June 2019 Wrap-Up

Good day,

On the backdrop of what has been an odd first half of 2019, global stock markets rebounded in June as the US canceled tariffs on Mexico and the central bank’s sweet talk led to falling interest rates; the TSX Composite rose 2.52% while the S&P 500 rose 3.3% (in CAD). The Canadian Universe Bond Index rose 0.91% during the month; and with the Government of Canada 10 Year bond now paying 1.47%, the global bond market is pricing in very little growth.

The top market news of the month was the European central bank’s hint of more easy money through lower interest rates and expanded bond buying. Not to be outdone, the following day, the US Federal Reserve indicated that rate hikes could come as soon as July and equities perked up on the growth expectation. However, the reaction was muted as it seems the stock market had already priced in the news, taking cues from the bond market all month.

Currently over half of European government bonds now have a negative yield – meaning if you were to lend your money to the government, you’d have to pay them interest, which sounds like a clever way to tax you! In all seriousness, paying interest to lend your money makes no sense, so how does this inversion happen? It happens when bond traders bid up the price of the bond so high that the return becomes negative (hoping to sell the bond at a higher price than they originally bought it) as they believe the European central bank will buy the bonds from them to keep interest rates low (in this case negative) in an effort to generate growth. Clearly, this situation isn’t sustainable and should bond prices start to fall if yields reverse and rise, many traders and funds will be caught off-side with these negative bond positions.

Instead of traditional publicly traded bonds, many of our firm’s clients hold private debt securities which have a low correlation to public equity and debt markets and have therefore avoided the situation.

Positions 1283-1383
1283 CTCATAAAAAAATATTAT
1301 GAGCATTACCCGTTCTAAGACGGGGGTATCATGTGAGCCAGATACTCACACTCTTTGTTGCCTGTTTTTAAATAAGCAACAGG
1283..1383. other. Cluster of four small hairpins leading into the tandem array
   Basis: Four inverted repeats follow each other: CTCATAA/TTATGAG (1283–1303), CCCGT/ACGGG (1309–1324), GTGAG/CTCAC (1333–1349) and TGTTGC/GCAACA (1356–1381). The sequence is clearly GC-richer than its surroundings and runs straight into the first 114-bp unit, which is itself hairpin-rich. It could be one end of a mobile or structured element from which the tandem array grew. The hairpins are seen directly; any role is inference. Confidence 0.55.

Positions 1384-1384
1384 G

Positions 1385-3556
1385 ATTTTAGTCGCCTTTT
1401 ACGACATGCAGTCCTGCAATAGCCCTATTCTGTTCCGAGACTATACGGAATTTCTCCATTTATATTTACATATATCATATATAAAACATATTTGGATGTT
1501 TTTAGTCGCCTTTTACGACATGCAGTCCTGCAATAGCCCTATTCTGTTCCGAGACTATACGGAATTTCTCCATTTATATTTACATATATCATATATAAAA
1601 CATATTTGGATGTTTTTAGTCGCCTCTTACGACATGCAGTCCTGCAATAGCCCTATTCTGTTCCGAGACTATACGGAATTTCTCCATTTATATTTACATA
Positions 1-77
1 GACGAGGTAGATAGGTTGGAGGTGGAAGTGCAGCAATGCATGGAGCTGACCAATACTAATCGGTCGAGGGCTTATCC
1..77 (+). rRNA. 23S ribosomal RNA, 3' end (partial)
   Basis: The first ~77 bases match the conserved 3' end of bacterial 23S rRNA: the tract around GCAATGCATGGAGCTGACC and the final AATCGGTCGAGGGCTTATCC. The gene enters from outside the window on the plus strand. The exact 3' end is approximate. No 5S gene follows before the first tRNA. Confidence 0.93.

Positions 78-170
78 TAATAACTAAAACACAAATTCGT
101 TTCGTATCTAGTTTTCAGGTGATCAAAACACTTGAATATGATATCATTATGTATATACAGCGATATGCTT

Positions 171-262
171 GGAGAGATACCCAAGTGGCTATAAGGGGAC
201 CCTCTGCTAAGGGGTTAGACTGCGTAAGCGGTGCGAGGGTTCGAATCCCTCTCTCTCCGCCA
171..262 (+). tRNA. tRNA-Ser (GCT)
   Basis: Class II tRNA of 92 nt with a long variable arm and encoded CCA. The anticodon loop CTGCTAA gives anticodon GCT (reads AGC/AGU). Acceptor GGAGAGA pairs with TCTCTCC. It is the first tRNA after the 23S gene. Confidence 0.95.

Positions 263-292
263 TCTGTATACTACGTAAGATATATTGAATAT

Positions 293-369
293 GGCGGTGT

On the equity side of things, markets started strong in June when President Trump cancelled tariffs on Mexico and both European and US central banks indicated rate cuts would be coming soon. With interest rates now so low, the “hot” central bank money seems to be redirecting its way into equities with earnings yields higher than low yielding bonds. However, closer to the end of the month, the US central bank governors talked down rate hikes by implying they make cut rates by only 0.25% at their next meeting; the market was clearly expecting more, and equities sold off. Central banks seem to be painted into a corner, as historically they had much higher interest rate levels to cut from when economic slowdowns occurred. With little wiggle room as rates are already low, central bankers are trying to thread the needle perfectly, and if the S&P500 moves higher there may be less willingness to reduce rates, causing further volatility in equity markets.

Although equity markets have been strong, we continue to play things defensively by focusing on quality businesses with strong balance sheets and coupling our equity allocations with alternative asset classes.

Have a good weekend. 

Daniel Popescu CFP, CIM, FMA, FCSI

President & CEO


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